Is Your Office Décor Getting You Down?

Take a look around your office. Is your décor an inspiration or a dud? Whichever it is, it’s probably negatively affecting productivity and morale.

When the décor of an office space doesn’t inspire workers, they may become depressed. This can lead to low productivity, loss of interest in the work environment and a negative attitude overall. An uninspired work environment may also be a risk for employees who are prone to anxiety or panic attacks.

Tossing out some tired old office decorations for some new ones is one way to perk up productivity. Some ways to go about changing things up include installing new plants, changing out the lighting and purchasing artwork from local galleries that reflect what your company does or values.

If you aren’t sure where to begin with improving your office décor, there are plenty of resources available online that can help point you in the right direction. For example, Huffington Post has a list of suggestions on how to make any office more visually appealing without breaking the bank. If you want to get really creative and put some money into it, Design Taxi has suggestions on how you can use innovative design features like potted trees within your workspace.

Office décor is a crucial part of the work environment. It can be used to foster team building, unity and increase morale.

There are several different types of office décor that can improve the office environment. One type of office décor is useful or decorative art. Wall art comes in many different forms, from prints, paintings and even plants. Some offices choose to hang inspirational quotes or sayings on their walls to make employees feel more motivated and confident about their work, while others prefer to hang pictures of their company’s logo or mascots.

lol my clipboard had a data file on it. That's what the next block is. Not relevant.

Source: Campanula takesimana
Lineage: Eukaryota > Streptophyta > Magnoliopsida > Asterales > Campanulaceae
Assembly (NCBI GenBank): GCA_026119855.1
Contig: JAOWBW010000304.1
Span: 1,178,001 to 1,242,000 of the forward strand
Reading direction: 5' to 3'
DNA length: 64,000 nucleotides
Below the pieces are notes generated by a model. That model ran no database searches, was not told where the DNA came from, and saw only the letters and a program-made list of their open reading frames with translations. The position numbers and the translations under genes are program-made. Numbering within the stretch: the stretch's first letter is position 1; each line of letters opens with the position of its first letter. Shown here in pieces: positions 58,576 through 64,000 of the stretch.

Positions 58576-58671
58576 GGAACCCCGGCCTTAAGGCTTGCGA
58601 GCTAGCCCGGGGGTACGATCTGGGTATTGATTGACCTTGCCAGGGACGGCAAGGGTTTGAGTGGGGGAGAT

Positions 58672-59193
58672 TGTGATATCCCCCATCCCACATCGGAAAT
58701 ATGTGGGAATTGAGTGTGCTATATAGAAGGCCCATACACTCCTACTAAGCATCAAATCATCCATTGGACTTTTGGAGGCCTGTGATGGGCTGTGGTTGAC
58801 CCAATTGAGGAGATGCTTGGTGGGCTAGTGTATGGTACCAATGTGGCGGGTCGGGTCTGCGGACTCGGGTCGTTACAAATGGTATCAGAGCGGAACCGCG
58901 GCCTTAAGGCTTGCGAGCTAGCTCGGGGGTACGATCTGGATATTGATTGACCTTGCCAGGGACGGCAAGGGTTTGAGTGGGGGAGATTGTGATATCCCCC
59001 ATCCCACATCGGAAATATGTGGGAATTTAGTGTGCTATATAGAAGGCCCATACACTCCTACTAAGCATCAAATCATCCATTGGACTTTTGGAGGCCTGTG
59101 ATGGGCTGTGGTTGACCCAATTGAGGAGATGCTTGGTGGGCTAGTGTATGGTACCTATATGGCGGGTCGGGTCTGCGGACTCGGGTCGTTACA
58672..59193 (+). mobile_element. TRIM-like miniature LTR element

One way to add pizzazz to an office space is through posters. Posters are a great way to add color and excitement to any space. From motivational posters, such as “The best way to predict your future is to create it” by Brian Tracy, to funny posters with witty sayings such as “I’m not a procrastinator… I’m just very selective about the future I’d like to have” by George Carlin, posters can do wonders for any dull space.

Another type of office décor is the humble plant. Plants in the workplace aren’t just there for show; they actually help increase productivity and lower stress levels among employees. A study conducted by NASA found that when plants were placed

I have always been fascinated by the idea of computer generated art and in 2006 I decided to try creating some of my own. 

The first piece I created was a digital painting that I called “Flowers”. This is a picture of a field of flowers with a path meandering through them leading up to a castle. At the top of the painting is a near bird’s eye view of the castle. 

I was never satisfied with this picture and, for the next couple of years, worked on improving it. I did this both by learning more about digital painting techniques and by working on my drawing skills with pencil and paper. 

In 2009, I began working on an improved version of “Flowers” that I eventually called “Mystic Castle”. This was truly a labor of love.